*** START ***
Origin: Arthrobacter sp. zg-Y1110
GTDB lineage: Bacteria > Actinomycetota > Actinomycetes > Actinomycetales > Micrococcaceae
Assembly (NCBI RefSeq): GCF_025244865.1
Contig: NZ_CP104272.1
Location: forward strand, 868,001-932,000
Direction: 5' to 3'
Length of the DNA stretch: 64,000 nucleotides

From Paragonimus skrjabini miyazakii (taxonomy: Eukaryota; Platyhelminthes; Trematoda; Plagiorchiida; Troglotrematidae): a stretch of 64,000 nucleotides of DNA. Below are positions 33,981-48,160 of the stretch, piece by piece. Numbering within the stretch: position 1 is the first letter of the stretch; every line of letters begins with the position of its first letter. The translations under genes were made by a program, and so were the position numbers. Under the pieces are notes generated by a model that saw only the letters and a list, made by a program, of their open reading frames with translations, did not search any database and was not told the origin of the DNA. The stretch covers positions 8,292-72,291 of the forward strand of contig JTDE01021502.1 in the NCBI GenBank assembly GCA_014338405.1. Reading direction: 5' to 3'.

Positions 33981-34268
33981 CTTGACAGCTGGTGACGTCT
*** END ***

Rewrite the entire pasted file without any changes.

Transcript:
Origin: Arthrobacter sp. zg-Y1110
GTDB lineage: Bacteria > Actinomycetota > Actinomycetes > Actinomycetales > Micrococcaceae
Assembly (NCBI RefSeq): GCF_025244865.1
Contig: NZ_CP104272.1
Location: forward strand, 868,001-932,000
Direction: 5' to 3'
Length of the DNA stretch: 64,000 nucleotides

From Paragonimus skrjabini miyazakii (taxonomy: Eukaryota; Platyhelminthes; Trematoda; Plagiorchiida; Troglotrematidae): a stretch of 64,000 nucleotides of DNA. Below are positions 33,981-48,160 of the stretch, piece by piece. Numbering within the stretch: position 1 is the first letter of the stretch; every line of letters begins with the position of its first letter. The translations under genes were made by a program, and so were the position numbers. Under the pieces are notes generated by a model that saw only the letters and a list, made by a program, of their open reading frames with translations, did not search any database and was not told the origin of the DNA. The stretch covers positions 8,292-72,291 of the forward strand of contig JTDE01021502.1 in the NCBI GenBank assembly GCA_014338405.1. Reading direction: 5' to 3'.

Positions 33981-34268
33981 CTTGACAGCTGGTGACGTCT